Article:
If someone were to go on a major financial channel and state that the government is manipulating the financial markets by means of the PPT, he would be greeted with howls of laughter in much the same way as if he'd announced he'd just returned from being beamed up to an alien mother ship where he'd visited with Elvis.
In other words, to speak of the PPT is to court being labeled a tin foil hat wearing whackadoo. If you don't believe me, check out this 2008 clip from CNBC.
Taken in the midst of the GFC, most of the six (six!) CNBC commentators can barely contain their disdain for their one loan guest who dares suggest the PPT was involved in a couple of big ramp ups in the S&P during October 2008.
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There are several noteworthy comments made by the CNBC crew. I've listed the times of each comment for your convenience.
0:56 - One of the commentators makes a weak attempt to refute the guest by suggesting he had his days mixed up. Scott Nations, the man making the claims that the PPT had interfered in the S&P on 10/10 and 10/28 2008, had said that 10/10 was on a Friday. The CNBC host can be heard saying, "that was Thursday, right?" She comes back again at the 1:16 mark and asks the question again.
The answer is no, it was not a Thursday. 10/10/2008 was on a Friday, just as the guest said it was. He wasn't confused at all.
1:30 - Bank of America Chief Economist Mickey Levy makes an appearance. He shakes his head and grins when asked if the government's out there manipulating the market. His response to this question is, "Absolutely not," and calls a discussion of this "silly."
3:30 - Guest Scott Nations asks the skeptical CNBC crew for their explanation of two shocking and unexplained moves up in the S&P index on 10/10 and 10/28. None of the smirking hosts rises to the challenge.
3:51 - CNBC host Joe Kernan raises the question of the 3:51 mark whether legislation would be needed for the government in intervene in the markets. Skeptical host Steve Liesman admits, "No, I suppose they [the government] could do that." Indeed they could.
4:22 - Perhaps most disappointing are the comments by Rick Santelli. Santelli is one of the few individuals on CNBC who seems to be relatively sound in his views on economics and politics, but he falls into mocking the claims of the guest as though his claims about the PPT were the stuff of tabloid headlines.
4:56 - Veteran UBS Director of Floor Operations Art Cashin seems to almost dismiss the very existence of the PPT. After Joe Kernan likens belief in the PPT as the stuff of conspiracy theory, Cashin replies that talk of the PPT is "black helicopter crap."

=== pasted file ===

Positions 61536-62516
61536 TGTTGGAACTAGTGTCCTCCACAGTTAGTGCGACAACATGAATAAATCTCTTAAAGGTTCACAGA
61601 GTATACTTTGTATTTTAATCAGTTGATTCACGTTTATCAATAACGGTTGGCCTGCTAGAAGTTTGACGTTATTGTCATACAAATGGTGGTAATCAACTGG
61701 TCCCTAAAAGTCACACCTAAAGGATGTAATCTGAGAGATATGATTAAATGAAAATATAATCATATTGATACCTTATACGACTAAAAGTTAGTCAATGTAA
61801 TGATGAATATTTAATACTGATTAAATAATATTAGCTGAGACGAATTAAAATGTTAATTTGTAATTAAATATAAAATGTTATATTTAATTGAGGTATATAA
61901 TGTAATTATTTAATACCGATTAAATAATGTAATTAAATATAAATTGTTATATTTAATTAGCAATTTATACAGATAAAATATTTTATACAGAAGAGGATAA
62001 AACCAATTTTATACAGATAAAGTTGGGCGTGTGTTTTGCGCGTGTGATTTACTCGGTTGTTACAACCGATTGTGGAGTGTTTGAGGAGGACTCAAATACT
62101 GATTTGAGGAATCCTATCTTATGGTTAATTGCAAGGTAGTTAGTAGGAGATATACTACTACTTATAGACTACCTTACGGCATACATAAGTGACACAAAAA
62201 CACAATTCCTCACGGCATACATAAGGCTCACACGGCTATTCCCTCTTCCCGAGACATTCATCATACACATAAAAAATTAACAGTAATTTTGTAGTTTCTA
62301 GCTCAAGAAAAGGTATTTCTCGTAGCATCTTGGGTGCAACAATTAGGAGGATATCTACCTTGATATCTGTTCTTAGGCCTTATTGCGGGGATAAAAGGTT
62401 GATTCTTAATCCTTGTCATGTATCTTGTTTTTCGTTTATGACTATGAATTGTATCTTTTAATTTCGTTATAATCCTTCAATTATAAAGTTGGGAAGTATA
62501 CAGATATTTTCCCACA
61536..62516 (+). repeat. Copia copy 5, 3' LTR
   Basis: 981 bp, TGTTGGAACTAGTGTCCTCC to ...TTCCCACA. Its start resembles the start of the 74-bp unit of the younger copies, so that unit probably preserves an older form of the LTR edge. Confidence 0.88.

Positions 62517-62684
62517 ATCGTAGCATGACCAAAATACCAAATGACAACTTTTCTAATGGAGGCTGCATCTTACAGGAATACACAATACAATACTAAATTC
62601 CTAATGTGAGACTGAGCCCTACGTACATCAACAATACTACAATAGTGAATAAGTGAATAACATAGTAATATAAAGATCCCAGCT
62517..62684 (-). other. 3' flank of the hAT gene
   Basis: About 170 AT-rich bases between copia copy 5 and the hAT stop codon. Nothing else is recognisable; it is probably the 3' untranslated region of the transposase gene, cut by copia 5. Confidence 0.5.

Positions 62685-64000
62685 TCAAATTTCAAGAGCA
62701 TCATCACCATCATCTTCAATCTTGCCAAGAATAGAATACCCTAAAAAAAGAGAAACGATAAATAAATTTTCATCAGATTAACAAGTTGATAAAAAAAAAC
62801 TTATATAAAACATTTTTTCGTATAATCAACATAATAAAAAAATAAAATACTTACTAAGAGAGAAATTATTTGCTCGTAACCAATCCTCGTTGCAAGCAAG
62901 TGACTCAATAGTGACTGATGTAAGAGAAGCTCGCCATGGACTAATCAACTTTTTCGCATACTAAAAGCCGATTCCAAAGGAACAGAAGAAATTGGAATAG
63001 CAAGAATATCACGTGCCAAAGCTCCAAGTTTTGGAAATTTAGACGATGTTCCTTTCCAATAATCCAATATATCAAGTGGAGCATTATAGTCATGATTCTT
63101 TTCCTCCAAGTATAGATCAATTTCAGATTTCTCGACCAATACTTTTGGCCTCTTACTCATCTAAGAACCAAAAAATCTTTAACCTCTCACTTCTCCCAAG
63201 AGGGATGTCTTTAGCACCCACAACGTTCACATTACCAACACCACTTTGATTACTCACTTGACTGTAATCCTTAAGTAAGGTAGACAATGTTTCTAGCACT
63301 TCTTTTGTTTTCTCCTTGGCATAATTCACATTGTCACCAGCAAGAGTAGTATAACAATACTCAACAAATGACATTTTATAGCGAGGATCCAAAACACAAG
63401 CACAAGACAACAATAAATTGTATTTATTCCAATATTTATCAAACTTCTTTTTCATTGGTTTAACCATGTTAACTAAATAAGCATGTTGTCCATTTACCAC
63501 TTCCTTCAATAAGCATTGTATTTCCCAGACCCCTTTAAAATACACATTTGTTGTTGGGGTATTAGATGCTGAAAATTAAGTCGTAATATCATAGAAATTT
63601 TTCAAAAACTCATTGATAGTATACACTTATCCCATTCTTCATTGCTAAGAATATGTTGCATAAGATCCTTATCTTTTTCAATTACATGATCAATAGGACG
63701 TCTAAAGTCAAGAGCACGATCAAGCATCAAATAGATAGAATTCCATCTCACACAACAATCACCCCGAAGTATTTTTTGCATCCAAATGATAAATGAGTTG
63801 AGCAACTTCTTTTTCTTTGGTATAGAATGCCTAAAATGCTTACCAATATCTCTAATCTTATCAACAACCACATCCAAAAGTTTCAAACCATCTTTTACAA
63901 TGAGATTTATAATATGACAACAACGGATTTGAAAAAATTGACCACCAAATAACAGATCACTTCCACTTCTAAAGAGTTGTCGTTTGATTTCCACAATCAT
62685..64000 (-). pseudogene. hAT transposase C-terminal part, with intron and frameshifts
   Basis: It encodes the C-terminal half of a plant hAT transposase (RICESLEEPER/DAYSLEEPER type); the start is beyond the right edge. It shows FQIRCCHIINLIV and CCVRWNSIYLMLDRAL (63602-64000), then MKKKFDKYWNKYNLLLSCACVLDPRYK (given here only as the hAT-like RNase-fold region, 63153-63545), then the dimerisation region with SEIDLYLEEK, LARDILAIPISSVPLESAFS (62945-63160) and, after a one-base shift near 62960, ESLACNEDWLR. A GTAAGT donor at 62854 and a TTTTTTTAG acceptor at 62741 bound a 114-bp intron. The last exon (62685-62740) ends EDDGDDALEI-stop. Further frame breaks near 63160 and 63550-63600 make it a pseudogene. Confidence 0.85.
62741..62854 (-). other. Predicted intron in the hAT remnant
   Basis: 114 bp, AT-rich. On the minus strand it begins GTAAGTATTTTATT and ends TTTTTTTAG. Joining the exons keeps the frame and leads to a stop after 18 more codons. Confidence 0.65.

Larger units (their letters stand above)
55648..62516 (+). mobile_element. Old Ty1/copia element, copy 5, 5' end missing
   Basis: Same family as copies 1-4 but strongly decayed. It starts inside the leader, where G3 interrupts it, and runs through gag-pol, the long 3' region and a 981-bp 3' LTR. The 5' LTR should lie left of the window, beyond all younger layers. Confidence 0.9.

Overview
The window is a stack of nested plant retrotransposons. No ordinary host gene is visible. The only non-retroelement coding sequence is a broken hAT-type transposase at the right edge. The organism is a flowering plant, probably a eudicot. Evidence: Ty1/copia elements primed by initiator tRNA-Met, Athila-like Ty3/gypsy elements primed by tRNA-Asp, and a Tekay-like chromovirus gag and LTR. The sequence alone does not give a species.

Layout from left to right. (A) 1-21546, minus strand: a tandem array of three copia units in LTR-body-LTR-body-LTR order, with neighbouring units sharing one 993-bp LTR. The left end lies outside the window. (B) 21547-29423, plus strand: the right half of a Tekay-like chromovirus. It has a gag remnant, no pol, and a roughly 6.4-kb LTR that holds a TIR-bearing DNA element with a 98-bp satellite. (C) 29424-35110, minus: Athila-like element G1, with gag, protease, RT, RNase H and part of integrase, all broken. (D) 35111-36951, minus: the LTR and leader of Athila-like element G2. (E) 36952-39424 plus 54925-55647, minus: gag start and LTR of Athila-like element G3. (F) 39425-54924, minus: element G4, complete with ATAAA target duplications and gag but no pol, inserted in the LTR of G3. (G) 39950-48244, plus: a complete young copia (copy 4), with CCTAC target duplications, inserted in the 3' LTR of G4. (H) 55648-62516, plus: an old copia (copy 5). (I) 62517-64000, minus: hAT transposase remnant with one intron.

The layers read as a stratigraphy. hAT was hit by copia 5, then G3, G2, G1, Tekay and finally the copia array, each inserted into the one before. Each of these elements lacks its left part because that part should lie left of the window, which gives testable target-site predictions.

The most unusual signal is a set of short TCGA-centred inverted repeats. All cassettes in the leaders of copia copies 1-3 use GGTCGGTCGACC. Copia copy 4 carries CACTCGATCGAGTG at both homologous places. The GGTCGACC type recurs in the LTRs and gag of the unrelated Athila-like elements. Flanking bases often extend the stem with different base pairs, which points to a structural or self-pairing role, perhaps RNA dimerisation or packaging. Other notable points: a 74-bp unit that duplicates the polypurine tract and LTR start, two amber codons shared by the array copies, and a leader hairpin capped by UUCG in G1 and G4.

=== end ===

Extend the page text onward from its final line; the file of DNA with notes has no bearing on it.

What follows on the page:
For those who may not know him, Art Cashin is one of the best known and most respected names on Wall Street, having become a Member of the NYSE in 1964 at the age of 23. What he says carries weight, which is the likely reason CNBC brought him into the discussion to pile on their badly outnumbered guest.
It is the opinion of this author that guest Scott Nations was thrown to the lions, as it were, not because he was wrong in what he said, but precisely because he was right.
As has become more and more apparent in recent years, the job of the mainstream media is not, as many people suppose, to inform the public. Rather, the MSM serves as the propaganda arm of powerful governmental and private interests - call it the Deep State or the establishment if you will - who want the public as ill-informed and dumbed down as possible, all the better to continue robbing us blind.
If you watched just the above segment on CNBC, you'd come away with the impression that anyone who so much believes in the existence of the PPT is a raving lunatic. And to suggest that the PPT manipulates markets? Well, that's simply off the charts madness.
But the truth is far different. Not only is the PPT a real government entity, as can easily be shown, but there's ample evidence to suggest that it is used to manipulate financial markets, just like Scott Nations stated in his CNBC interview.
Of course, the existence and the activities of such a group raise troubling moral questions. By what Constitutional, not to mention, Biblical right does the government interfere in the workings of the free market? Do not the activities of such a group artificially create winners and losers? Does not the work of the PPT create market distortions which must be corrected, and will not these corrections be painful?
In short order, the answers are: Government has no right, either Constitutionally or Biblically to intervene in the markets; Yes, the PPT's activities artificially create winners and losers, and the proper term for these activities is theft; Yes, the PPT distorts the market in ways that will require a painful correction at some point.
(To be continued...)